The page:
Sensors are essential in capturing basic diagnostics from industrial machines and equipment. However, as the people maintaining these machines near retirement, a new, younger workforce is emerging.
And while this new generation is comfortable with rapidly evolving manufacturing technology and the data that comes with it, they are not necessarily as in tune with the equipment as the seasoned staff.
It will be key to manufacturer success to capture contextual data to provide more predictive diagnostics and leverage data across the manufacturing enterprise.
Smart sensing technology is fulfilling this need, bringing deeper insight into the health of industrial machines to help current — and future — generations of operators optimize plant processes.
While smart sensors offer key insights into a manufacturing operation, it’s not necessary for all sensors to be enabled with this technology. It’s important to know where and when to implement smart sensing capabilities.
Smart sensors can help streamline flexible manufacturing operations that involve frequent line changes with different-sized products.
Rather than requiring manual reconfiguration for each product coming down the line, smart sensors can store multiple profiles in the controller that can then be pushed down to the sensor as needed to support the various products. That means sensor configuration time is significantly reduced from several minutes down to mere milliseconds, helping to optimize your flexible manufacturing.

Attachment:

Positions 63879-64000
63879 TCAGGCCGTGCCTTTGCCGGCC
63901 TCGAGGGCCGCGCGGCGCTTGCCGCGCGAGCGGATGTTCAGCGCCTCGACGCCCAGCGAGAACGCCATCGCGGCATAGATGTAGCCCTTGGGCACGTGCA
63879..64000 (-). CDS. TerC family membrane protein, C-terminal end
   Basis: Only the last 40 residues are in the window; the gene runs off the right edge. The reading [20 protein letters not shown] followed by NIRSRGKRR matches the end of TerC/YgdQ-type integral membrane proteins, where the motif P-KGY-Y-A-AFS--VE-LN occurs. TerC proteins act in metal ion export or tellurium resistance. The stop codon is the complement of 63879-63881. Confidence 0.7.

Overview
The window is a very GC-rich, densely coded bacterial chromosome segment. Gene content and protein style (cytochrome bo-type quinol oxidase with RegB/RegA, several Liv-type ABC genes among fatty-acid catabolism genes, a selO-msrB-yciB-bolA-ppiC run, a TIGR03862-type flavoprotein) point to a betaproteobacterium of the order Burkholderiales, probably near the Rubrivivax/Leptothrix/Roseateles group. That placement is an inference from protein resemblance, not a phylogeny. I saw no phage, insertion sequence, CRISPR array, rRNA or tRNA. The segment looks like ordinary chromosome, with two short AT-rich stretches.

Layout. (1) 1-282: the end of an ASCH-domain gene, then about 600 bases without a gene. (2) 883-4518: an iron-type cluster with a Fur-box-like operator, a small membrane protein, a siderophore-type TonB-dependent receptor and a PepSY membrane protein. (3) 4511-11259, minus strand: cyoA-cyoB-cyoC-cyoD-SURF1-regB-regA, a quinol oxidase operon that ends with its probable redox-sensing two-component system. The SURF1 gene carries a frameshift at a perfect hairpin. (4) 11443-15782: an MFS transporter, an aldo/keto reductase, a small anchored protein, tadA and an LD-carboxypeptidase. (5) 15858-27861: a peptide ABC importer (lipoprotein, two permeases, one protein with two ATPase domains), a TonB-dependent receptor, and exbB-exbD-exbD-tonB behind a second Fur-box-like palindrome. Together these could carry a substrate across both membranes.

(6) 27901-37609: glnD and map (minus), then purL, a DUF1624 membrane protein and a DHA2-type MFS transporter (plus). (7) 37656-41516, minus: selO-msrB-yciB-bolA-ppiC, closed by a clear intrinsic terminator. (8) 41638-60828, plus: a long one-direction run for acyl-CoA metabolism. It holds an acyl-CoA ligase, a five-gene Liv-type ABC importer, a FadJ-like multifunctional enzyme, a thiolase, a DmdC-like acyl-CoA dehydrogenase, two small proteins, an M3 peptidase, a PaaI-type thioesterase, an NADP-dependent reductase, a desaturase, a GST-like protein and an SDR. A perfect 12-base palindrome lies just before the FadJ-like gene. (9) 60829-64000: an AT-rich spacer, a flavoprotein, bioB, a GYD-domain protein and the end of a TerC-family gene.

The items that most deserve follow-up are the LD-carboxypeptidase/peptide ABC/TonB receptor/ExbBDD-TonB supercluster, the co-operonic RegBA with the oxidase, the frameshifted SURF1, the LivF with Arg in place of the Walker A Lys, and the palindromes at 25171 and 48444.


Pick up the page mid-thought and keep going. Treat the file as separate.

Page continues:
In most flexible manufacturing applications, there are numerous sensors that require re-teaching. And many times, the configuration methodology for the sensors differs from one sensor family to another.
As a result, there is heightened responsibility on the operator to know/remember the exact process required to update all the sensors. It could take as long as one hour to manually reconfigure the sensors on a single machine, and although the hourly rate required to do this is a large factor, the most impactful element is the loss in production time for that one hour. Depending on the cost of the product being manufactured, lost production could attribute to as much as $200K per day.
In addition to preventing production losses, smart sensors can help soften the blow of workforce impacts.
As the workforce ages and the seasoned operators retire, much expertise is lost; in general, for every three workers retiring, only one is hired to replace them. Seasoned operators know their machines well—they know all the machine’s idiosyncrasies and how to compensate for them.
So, as those senior operators retire, much knowledge is lost and the next generation is not necessarily familiar with or equipped to deal with these idiosyncrasies. Therefore, smarter, diagnostic-rich sensors will greatly benefit this workforce transition.
Another not-so-subtle point is that the automatic configuration functionality of an integrated smart sensor system pushes consistent values down to the sensors each time, which reduces configuration errors or production issues that might occur when parameter changes are manually performed by an operator—especially an unseasoned one. These values can be vetted by the OEM to ensure optimal settings are used to run each machine.
Understanding the cost of sensor configurations for line changes as well as the consequences of an evolving workforce is the key to determining whether switching to smart sensors is right for you.